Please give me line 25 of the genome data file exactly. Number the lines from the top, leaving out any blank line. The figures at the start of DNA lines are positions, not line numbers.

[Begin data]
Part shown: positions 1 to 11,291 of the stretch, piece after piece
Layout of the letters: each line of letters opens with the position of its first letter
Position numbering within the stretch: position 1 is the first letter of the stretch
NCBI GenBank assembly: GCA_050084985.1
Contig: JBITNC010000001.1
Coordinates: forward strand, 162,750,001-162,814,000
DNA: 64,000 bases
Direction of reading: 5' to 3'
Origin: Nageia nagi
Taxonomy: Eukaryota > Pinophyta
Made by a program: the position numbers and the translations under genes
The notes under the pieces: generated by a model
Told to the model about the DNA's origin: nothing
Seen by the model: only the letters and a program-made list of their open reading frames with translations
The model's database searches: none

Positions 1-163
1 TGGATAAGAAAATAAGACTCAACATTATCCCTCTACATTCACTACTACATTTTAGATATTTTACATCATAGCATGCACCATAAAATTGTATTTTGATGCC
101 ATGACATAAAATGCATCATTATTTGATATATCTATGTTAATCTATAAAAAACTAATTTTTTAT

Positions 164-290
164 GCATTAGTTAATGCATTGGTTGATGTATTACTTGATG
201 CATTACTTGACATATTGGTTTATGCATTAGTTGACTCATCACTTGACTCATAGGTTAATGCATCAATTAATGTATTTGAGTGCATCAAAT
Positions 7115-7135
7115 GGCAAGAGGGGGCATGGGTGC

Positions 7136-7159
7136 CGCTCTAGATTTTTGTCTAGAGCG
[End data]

7136 CGCTCTAGATTTTTGTCTAGAGCG